Distillery: Jikuya Shuzo Co, Ltd.
Location: Kagoshima, Kyushu Island, Japan
Grain: sweet potato (imo)
Koji: white (shiro)
Distillation: atmospheric (joatsu)
Alcohol: 24% (48 proof)
Part of what’s fascinating about exploring shochu is that each distiller has their own approach to reaching flavor. The general rule is that if you want a smooth, mellow shochu you look for a shochu made with low pressure distillation and white koji. That combination is going to give you a very mellow shochu no matter what base grain is used. Conversely, a black koji and atmospheric distillation shochu is going to maximize flavors, create all sorts of complexity that many drinkers either love or hate. Where things start to get very interesting are in the middle. When the distiller decides to combine white koji with atmospheric distillation or black koji with low pressure distillation. These mid-range flavored shochus can show a lot of unique characteristics.
Case in point is Shiroku-No-Gon. The first hint is in the name. “Shiro” means white – suggesting white koji just as “kuro” (black) koji shochus often have that word in the name. Shiroku-No-Gon, an imo shochu using white koji, also uses atmospheric distillation. This distillation choice brings out the richness of the sweet potatoes. Imo shochus are often partly rice – not this one. It’s all sweet potato, which adds more flavor. The rice mellows out the imo richness.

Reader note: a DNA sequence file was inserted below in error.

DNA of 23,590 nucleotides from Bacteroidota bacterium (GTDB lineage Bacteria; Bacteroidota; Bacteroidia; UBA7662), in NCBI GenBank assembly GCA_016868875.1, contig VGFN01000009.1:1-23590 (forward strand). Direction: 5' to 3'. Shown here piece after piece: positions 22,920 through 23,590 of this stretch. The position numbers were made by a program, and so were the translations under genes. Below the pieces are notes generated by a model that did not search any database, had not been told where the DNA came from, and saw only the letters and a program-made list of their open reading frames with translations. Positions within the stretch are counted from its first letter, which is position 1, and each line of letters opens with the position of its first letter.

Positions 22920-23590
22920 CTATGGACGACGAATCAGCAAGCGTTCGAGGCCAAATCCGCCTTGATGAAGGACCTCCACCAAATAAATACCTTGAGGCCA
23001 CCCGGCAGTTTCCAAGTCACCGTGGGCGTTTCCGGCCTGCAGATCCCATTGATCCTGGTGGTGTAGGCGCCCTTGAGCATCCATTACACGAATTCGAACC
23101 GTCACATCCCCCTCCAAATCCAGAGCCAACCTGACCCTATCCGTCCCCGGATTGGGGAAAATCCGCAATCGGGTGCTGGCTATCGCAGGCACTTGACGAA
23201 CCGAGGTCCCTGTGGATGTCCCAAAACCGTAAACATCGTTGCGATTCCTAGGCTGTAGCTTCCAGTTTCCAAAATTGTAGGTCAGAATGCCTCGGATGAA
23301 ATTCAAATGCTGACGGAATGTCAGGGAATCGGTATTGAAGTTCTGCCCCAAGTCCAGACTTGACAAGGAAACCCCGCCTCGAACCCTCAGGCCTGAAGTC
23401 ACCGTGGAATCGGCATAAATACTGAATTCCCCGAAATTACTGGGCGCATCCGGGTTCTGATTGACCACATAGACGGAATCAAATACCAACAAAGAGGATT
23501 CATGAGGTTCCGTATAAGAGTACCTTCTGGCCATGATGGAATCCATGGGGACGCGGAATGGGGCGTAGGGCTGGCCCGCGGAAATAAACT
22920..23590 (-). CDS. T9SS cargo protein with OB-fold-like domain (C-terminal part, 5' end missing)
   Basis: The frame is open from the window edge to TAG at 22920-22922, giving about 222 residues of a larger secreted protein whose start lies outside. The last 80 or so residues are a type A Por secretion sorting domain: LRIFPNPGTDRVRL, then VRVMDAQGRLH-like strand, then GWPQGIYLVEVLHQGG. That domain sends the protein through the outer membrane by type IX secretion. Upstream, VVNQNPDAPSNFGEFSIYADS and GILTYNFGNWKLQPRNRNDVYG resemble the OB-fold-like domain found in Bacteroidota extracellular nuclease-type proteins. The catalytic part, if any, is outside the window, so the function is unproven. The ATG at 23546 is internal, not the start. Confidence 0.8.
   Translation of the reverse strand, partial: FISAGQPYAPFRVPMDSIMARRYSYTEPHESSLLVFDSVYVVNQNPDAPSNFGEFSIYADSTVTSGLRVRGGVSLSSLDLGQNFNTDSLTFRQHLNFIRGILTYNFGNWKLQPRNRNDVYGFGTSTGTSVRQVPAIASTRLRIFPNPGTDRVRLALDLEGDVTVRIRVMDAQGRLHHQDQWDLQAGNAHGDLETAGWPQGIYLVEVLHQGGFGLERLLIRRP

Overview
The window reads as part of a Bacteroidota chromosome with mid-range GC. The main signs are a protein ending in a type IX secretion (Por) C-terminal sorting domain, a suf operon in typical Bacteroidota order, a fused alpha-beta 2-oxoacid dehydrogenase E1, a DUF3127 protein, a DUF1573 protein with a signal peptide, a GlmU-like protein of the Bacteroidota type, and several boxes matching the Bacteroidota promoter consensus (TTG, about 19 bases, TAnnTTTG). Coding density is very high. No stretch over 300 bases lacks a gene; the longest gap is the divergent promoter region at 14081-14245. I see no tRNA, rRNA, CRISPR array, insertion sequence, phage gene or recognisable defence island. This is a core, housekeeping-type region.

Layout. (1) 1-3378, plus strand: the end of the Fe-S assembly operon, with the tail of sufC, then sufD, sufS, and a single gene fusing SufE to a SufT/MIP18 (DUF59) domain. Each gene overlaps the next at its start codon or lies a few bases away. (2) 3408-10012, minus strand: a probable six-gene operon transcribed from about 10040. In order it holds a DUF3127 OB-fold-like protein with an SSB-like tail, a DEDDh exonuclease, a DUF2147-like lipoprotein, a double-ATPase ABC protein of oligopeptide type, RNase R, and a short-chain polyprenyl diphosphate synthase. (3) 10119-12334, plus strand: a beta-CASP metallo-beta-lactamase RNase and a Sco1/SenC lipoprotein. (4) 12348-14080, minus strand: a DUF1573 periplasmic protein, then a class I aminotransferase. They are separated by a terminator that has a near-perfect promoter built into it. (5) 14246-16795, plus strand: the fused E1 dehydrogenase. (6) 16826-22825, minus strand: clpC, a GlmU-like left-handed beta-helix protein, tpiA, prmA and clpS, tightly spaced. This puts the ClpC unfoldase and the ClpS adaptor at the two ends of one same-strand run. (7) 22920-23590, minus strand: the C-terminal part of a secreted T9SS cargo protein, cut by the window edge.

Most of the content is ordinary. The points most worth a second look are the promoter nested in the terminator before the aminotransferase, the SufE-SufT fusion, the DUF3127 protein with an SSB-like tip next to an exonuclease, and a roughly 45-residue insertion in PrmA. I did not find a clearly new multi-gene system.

It starts with that dirty nose you expect from an imo. Drink enough shochu and you can tell the grain from the scent. Imos are always dirty. Fresh dirt. Not unpleasant. Just distinct. Imos often get a sweetness on the mouth, but Shiroku-No-Gon only hints at it. Never quite delivers. Instead, an herbal start carries hints of flowers before drying out resolutely into a light cinnamon finish. The extreme dryness is never unpleasant thanks to a very mellow mouthfeel thanks to the soft spring water mixed in prior to bottling.
The Verdict: Worth Drinking
Shiroku-No-Gon has a very interesting flavor profile. It may not be for everyone, but those who like a full flavored dry imo shochu, this is a very nice choice. The unique distillation process only adds to the allure. If you decide to try it, straight is a bit overwhelming. Cut with a bit of water or on the rocks mellows out the flavor and makes it quite drinkable.